Saturday 10 July 2010

The RAC: missing the elephant on the room

The RAC. The fourth emergency service. Or is that the AA? Either way, they come out for us, and will park on zig-zags by a pedestrian crossing -below on Muller Road- to handle our breakdowns. But expensive. RAC roadside assistance for two drivers with at home support, recovery and euro-breakdown comes to £283.50. That's a lot. If you are one of those wimps who don't drive a group G road-tax car, it's way more than your road tax. So you need to make a choice, don't you: Tax and MoT or breakdown cover? One you need, one you may be able to get away without, providing the DVLA don't catch you.

Fortunately, the RAC have seen a solution: abolish road tax.

The RAC has put up a paper on Road Charging, that encourages replacing road tax and fuel tax with pay to use fees.  We initially thought that the BBC had accidentally used the phrase "road tax" to cover vehicle excise duty, and completely ignore the fact that group A vehicles pay nothing, so if you drive a small hybrid car you pay no VED and discounted fuel duty due to its increased economy. But no the RAC, they don't represent the little people. They represent us: the big cars, the white vans, the V8 range rovers coming in to london from oxfordshire. So the RAC used the term "road tax" in their key points, and the BBC radio and web site naively believed the report was somehow independent, rather than a plan to free up money for RAC breakdown cover. 

Now, what about the actual report? We like the idea of abolishing fuel duty and road tax, but we think the idea of making people pay-per-mile-driven misses the elephant in the room: pedestrians and cyclists. How can we make them pay-per-mile walked or cycled -and without that, how can they be made to bear a realistic proportion of the congestion they cause? Every pedestrian who uses a zebra crossing or pelican crossing may hold up traffic, and should be charged at least for the lost time of every driver. Similarly, a bicycle pootling along at 15 mph shouldn't just be billed for using the road, they should pay a congestion charges of the row of cars behind which have been forced to also drive at 15 mph.

We don't understand why the article missed this -it's so obvious. They even showed the problem at work in bristol. Go to page 47, look at the photo on the top. That's the zebra crossing on St Michael's Hill, looking down to town. And there are some happy students gaily prancing over the crossing -probably holding up the photography team.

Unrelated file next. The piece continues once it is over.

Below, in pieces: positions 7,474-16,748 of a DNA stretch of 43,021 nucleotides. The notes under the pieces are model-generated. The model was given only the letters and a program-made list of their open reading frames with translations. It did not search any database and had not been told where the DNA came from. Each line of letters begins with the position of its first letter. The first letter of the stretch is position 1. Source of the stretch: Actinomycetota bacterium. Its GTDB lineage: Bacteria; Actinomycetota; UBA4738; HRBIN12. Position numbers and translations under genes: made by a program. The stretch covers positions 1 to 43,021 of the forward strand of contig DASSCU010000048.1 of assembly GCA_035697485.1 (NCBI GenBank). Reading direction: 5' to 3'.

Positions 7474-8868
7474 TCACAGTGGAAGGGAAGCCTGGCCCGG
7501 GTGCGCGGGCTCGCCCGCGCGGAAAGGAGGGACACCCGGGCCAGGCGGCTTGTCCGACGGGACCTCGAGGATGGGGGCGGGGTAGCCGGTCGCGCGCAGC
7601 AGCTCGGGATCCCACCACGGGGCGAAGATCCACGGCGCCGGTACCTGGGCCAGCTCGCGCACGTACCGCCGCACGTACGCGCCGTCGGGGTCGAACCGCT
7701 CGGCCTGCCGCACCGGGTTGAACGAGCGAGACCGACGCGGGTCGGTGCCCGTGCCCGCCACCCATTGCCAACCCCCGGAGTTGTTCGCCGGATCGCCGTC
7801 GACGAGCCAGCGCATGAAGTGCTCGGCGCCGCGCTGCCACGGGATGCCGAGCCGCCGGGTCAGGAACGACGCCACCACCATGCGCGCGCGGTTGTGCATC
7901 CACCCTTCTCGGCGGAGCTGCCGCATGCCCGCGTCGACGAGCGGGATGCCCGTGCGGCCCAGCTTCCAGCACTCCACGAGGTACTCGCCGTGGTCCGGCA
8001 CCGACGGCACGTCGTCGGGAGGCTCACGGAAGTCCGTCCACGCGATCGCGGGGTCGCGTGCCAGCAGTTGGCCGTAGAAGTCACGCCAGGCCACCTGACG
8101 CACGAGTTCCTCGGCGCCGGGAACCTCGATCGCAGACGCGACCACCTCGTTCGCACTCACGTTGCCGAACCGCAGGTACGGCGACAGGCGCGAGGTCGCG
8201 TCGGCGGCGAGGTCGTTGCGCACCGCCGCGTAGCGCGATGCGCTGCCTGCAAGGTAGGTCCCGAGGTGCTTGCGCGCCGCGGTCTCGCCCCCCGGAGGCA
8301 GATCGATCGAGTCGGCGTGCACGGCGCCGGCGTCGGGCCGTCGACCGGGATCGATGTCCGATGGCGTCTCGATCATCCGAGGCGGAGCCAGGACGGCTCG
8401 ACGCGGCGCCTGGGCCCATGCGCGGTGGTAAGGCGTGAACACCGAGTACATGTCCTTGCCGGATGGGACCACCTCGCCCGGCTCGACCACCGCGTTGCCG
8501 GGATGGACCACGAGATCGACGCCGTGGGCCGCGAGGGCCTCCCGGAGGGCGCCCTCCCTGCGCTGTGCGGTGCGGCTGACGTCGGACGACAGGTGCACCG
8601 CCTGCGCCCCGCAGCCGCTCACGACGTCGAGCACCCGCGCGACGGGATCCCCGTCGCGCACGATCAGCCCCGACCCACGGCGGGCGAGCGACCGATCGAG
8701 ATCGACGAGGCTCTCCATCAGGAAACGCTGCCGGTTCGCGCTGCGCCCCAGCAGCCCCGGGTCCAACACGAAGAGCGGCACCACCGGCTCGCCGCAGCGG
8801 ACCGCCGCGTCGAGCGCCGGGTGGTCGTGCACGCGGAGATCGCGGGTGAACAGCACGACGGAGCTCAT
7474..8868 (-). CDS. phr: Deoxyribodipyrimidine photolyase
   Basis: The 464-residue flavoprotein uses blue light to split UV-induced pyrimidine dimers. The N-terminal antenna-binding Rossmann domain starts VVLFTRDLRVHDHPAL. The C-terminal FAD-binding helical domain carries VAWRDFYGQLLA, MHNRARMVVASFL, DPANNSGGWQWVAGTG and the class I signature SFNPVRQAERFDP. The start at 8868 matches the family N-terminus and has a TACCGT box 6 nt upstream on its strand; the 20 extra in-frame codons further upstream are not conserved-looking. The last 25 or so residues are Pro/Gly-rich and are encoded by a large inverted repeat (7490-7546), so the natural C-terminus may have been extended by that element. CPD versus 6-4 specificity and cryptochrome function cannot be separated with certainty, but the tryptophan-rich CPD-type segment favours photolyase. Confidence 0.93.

We don't currently have the photo from that exact same location, though we have one from slightly further back on some winter day when drivers were forced to swerve round road closed signs.

Slightly further down the hill, almost aligned with the zebra crossing, you can see the view of the city that the RAC use in their paper. Yet despite the photo, the RAC miss the elephant in the room, or more precisely, pedestrians in the road. In our way. In the way of the road-taxy payers, or, in the future, road-use-tax payers.

Unless a pay-to-use road system also bills all pedestrians and cyclists for the congestion and pollution they cause, even indirectly, it will be anti-motorist.

There's only one thing about the RAC using photo of our St Michaels Hill in their otherwise missing-the-point article that cheers us up. Every person walking over the zebra crossing from left to right in these photos has had to come from Southwell Street. And what's so special about that? It's the one where the hospital blocked off the pavement to force the pedestrians into the road. But even there, do the pedestrians get billed for holding up BRI hospital cars? We doubt it.


Calculus said...

I'm stunned to see no comments on this. Surely taxing all road users the way to go. But so often there are unintended consequences... one trouble might be that if they were charged a proper rate, the tax dodgers might think they had some rights to occupy the road and impede the traffic. We really ought to reconsider that Class G exemption though.

SteveL said...

Good point about class G. Should larger pedestrians, who eat more, take up more space and burn more CO2/km walked, pay more?